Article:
German Savings Banks May Face 20% Slump in Profit by 2019

  • Competition, interest rates put pressure on profitability
  • Industry association head Fahrenschon speaks to executives

Germany’s savings banks, the country’s largest source of credit, may see earnings fall by 20 percent over five years, pressured by rising competition and low interest rates, according to the head of the industry association.

Operating profit across the industry will be 2.3 billion euros ($2.6 billion) lower in 2019 than in 2014, Georg Fahrenschon, president of the German Savings Banks Association, told banking executives in a speech on Wednesday. Profitability is also threatened by a decline in working-age individuals, he said.

"Looking at averages makes the situation look better than it actually is,” he said. “If a significant number of institutions fall into serious financial difficulties, it won’t help us that the majority can handle the situation.”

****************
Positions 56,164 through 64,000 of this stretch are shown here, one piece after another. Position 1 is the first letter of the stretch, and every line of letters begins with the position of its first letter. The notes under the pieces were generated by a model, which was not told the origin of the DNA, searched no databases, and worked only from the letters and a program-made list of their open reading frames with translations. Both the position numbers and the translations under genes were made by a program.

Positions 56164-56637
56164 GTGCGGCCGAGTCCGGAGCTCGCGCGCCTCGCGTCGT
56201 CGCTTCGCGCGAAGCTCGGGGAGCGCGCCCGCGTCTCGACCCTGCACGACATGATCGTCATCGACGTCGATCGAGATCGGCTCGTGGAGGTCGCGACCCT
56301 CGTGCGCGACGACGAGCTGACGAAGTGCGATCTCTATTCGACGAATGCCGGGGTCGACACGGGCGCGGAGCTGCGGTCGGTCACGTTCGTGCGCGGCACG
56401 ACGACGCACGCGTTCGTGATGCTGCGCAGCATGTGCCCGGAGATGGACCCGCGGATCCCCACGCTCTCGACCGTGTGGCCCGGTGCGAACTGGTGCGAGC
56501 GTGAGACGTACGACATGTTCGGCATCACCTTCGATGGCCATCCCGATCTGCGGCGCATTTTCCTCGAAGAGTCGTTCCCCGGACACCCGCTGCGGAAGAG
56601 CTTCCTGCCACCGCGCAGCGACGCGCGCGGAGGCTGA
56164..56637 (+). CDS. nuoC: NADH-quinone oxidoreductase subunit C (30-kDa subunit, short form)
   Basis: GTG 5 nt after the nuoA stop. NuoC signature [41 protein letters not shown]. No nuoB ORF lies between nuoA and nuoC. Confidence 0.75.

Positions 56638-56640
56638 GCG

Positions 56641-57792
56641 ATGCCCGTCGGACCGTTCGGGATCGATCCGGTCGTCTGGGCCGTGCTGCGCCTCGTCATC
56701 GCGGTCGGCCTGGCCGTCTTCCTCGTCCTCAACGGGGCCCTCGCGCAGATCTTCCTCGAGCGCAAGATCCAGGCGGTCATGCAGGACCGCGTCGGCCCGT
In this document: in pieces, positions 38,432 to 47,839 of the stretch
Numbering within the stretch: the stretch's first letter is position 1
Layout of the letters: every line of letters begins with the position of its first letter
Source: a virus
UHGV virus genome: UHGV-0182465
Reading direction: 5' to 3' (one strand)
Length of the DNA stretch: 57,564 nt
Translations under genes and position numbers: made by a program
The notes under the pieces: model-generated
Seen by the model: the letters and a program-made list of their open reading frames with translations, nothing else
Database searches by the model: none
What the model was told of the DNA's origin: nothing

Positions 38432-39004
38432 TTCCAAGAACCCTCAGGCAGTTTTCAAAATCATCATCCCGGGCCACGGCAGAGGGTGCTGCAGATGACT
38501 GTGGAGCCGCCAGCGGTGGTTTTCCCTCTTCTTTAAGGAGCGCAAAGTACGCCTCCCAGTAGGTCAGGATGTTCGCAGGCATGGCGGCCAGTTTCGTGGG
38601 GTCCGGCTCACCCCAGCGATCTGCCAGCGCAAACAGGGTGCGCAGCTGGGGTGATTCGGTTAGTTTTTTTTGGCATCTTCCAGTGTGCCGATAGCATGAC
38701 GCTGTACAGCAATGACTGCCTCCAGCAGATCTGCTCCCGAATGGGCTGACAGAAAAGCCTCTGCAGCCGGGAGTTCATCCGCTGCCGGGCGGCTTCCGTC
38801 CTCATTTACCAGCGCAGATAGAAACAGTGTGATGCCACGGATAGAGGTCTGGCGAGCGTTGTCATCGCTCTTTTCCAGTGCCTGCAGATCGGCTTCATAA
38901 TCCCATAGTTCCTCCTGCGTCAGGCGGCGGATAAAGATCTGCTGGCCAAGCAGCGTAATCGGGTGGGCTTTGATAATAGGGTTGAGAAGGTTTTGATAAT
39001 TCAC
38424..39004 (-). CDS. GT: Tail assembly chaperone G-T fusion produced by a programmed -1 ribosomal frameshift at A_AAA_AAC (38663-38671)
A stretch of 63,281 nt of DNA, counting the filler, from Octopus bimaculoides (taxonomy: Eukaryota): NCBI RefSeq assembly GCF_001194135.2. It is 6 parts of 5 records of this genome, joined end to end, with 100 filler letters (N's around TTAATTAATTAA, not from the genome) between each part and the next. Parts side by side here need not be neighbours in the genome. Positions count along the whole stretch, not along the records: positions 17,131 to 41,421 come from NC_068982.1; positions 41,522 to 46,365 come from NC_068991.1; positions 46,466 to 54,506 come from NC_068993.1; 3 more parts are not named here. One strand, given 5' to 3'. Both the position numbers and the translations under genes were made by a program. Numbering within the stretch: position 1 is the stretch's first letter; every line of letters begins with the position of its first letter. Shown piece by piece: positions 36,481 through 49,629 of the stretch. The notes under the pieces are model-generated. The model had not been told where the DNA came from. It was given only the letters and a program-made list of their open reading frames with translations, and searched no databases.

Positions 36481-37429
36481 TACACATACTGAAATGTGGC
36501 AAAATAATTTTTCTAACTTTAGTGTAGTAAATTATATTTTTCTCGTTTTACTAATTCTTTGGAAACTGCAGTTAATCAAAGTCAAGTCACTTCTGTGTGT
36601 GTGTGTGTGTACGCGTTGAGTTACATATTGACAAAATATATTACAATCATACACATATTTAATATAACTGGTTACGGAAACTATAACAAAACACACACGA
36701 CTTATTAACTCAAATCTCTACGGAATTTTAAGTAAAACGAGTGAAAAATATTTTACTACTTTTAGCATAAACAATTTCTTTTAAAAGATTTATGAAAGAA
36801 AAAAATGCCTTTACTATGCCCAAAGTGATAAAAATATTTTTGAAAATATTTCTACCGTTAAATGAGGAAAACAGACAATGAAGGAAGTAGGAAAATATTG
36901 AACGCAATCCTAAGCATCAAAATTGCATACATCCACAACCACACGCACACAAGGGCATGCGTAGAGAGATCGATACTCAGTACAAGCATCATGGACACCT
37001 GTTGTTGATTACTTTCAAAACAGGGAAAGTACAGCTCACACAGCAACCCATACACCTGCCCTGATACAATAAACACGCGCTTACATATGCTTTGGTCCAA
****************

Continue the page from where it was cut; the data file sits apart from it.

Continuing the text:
German banks have seen the amount they earn from loans decline as the European Central Bank cuts interest rates to record lows to stoke growth in weaker parts of the euro area. At the same time, competition is increasing in the country as other European banks seek to do more business with the small and medium-sized companies that make up the backbone of the country’s economy.

While most smaller German banks have sufficient reserves to weather lower interest rates, they need to cut costs and build up capital to increase their financial strength, executives at banking regulator BaFin and the Bundesbank said last month. To avoid losses, banks must close branches, trim the number of products on offer and standardize their processes, according to Fahrenschon.

"The situation is serious and requires entrepreneurial action," he said.

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